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Local Solid Shape

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ABSTRACT

Local solid shape applies to the surface curvature of small surface patches—essentially regions of approximately constant curvatures—of volumetric objects that are smooth volumetric regions in Euclidean 3-space. This should be distinguished from local shape in pictorial space. The difference is categorical. Although local solid shape has naturally been explored in haptics, results in vision are not forthcoming. We describe a simple experiment in which observers judge shape quality and magnitude of cinematographic presentations. Without prior training, observers readily use continuous shape index and Casorati curvature scales with reasonable resolution.

No MeSH data available.


A symmetrical saddle at various Casorati curvatures. The leftmost instance has curvature zero, thus is planar. For the planar case, the shape index is undefined; thus, this is not really a “saddle of zero Casorati curvature,” it is a mere “flat.” One might as well say it to be a “cap of zero Casorati curvature!” Thus, the planar case is not really a shape, just like “black” does not own a proper hue. In the real world “nothing” is the same as “anything” if you allow infinite discriminatory power! In the same sense, flat also means “no shape” as much as “any shape” (see also Koenderink et al., 2014).
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fig1-2041669515604063: A symmetrical saddle at various Casorati curvatures. The leftmost instance has curvature zero, thus is planar. For the planar case, the shape index is undefined; thus, this is not really a “saddle of zero Casorati curvature,” it is a mere “flat.” One might as well say it to be a “cap of zero Casorati curvature!” Thus, the planar case is not really a shape, just like “black” does not own a proper hue. In the real world “nothing” is the same as “anything” if you allow infinite discriminatory power! In the same sense, flat also means “no shape” as much as “any shape” (see also Koenderink et al., 2014).

Mentions: The magnitude should perhaps be defined such as to be 1/R for a sphere of radius R. The standard deviation is indeed such a measure (Koenderink & van Doorn, 1992)c=k12+k222the so-called Casorati curvature (Casorati, 1970). It is a non-negative magnitude of dimension [length]−1 that equals 1/R for a sphere of radius R. See Figure 1. The definition of the Casorati curvature as the standard deviation of the distances from the tangent plane is novel and will not be found in textbooks of differential geometry. It seems a particularly apt interpretation in the context of perception.Figure 1.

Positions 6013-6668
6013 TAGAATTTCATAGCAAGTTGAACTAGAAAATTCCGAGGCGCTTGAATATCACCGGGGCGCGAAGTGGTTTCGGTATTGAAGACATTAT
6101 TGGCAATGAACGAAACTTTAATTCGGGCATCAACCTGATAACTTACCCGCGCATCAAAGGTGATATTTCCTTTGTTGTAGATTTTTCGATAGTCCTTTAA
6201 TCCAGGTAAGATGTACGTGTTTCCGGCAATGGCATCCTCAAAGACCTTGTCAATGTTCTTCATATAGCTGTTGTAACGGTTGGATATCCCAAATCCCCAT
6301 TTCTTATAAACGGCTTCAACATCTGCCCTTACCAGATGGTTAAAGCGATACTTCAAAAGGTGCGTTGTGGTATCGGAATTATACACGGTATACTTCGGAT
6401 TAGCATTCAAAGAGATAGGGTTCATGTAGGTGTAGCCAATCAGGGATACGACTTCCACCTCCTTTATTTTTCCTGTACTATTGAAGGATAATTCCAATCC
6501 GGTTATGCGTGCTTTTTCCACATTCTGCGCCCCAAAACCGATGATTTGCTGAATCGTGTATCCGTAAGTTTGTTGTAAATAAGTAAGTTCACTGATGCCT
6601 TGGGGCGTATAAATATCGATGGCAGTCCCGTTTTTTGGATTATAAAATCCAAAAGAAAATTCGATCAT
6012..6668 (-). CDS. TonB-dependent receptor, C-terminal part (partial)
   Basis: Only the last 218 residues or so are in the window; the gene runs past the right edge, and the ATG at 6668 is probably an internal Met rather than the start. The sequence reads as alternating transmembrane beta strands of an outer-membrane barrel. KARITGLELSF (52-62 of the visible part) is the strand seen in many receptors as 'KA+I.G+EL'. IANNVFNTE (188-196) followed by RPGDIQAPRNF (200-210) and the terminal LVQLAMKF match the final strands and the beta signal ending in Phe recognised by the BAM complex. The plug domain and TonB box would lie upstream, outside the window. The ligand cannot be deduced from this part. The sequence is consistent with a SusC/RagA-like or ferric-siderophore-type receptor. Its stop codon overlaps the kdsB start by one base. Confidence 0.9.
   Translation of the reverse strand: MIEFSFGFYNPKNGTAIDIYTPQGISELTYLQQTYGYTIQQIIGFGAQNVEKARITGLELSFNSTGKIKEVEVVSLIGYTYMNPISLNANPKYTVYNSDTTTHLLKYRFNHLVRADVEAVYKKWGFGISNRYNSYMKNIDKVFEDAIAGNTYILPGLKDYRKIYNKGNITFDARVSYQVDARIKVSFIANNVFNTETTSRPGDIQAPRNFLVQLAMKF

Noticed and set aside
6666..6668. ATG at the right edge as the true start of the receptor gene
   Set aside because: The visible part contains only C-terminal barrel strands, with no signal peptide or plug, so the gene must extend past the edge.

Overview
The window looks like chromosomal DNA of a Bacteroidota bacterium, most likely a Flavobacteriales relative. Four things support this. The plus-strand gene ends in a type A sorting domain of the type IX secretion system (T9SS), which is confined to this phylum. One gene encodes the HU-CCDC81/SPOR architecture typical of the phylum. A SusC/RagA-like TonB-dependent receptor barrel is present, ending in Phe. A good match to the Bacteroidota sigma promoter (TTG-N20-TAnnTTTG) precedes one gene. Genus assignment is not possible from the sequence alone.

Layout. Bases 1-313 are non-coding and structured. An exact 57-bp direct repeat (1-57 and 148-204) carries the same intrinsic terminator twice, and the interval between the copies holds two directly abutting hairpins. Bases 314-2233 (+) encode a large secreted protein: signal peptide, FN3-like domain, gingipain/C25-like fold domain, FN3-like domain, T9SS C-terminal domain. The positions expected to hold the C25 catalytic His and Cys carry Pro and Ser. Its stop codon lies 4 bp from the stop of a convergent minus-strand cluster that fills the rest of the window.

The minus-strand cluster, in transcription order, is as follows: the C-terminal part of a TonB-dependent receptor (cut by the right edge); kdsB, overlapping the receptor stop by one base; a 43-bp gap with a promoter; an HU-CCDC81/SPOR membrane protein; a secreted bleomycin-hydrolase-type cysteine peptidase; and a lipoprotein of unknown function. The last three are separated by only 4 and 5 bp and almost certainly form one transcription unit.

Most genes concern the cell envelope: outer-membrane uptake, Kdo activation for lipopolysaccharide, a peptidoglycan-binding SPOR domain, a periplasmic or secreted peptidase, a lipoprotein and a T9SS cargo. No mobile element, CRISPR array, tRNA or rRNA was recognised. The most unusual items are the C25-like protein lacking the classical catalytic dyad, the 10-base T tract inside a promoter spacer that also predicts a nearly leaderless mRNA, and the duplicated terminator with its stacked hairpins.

Local Solid Shape
A symmetrical saddle at various Casorati curvatures. The leftmost instance has curvature zero, thus is planar. For the planar case, the shape index is undefined; thus, this is not really a “saddle of zero Casorati curvature,” it is a mere “flat.” One might as well say it to be a “cap of zero Casorati curvature!” Thus, the planar case is not really a shape, just like “black” does not own a proper hue. In the real world “nothing” is the same as “anything” if you allow infinite discriminatory power! In the same sense, flat also means “no shape” as much as “any shape” (see also Koenderink et al., 2014).
© Copyright Policy - creative-commons
Related In: Results  -  Collection

License 1 - License 2 - License 3
Show All Figures
getmorefigures.php?uid=PMC5016822&req=5

fig1-2041669515604063: A symmetrical saddle at various Casorati curvatures. The leftmost instance has curvature zero, thus is planar. For the planar case, the shape index is undefined; thus, this is not really a “saddle of zero Casorati curvature,” it is a mere “flat.” One might as well say it to be a “cap of zero Casorati curvature!” Thus, the planar case is not really a shape, just like “black” does not own a proper hue. In the real world “nothing” is the same as “anything” if you allow infinite discriminatory power! In the same sense, flat also means “no shape” as much as “any shape” (see also Koenderink et al., 2014).
Mentions: The magnitude should perhaps be defined such as to be 1/R for a sphere of radius R. The standard deviation is indeed such a measure (Koenderink & van Doorn, 1992)c=k12+k222the so-called Casorati curvature (Casorati, 1970). It is a non-negative magnitude of dimension [length]−1 that equals 1/R for a sphere of radius R. See Figure 1. The definition of the Casorati curvature as the standard deviation of the distances from the tangent plane is novel and will not be found in textbooks of differential geometry. It seems a particularly apt interpretation in the context of perception.Figure 1.

View Article: PubMed Central - PubMed

ABSTRACT

Local solid shape applies to the surface curvature of small surface patches—essentially regions of approximately constant curvatures—of volumetric objects that are smooth volumetric regions in Euclidean 3-space. This should be distinguished from local shape in pictorial space. The difference is categorical. Although local solid shape has naturally been explored in haptics, results in vision are not forthcoming. We describe a simple experiment in which observers judge shape quality and magnitude of cinematographic presentations. Without prior training, observers readily use continuous shape index and Casorati curvature scales with reasonable resolution.

No MeSH data available.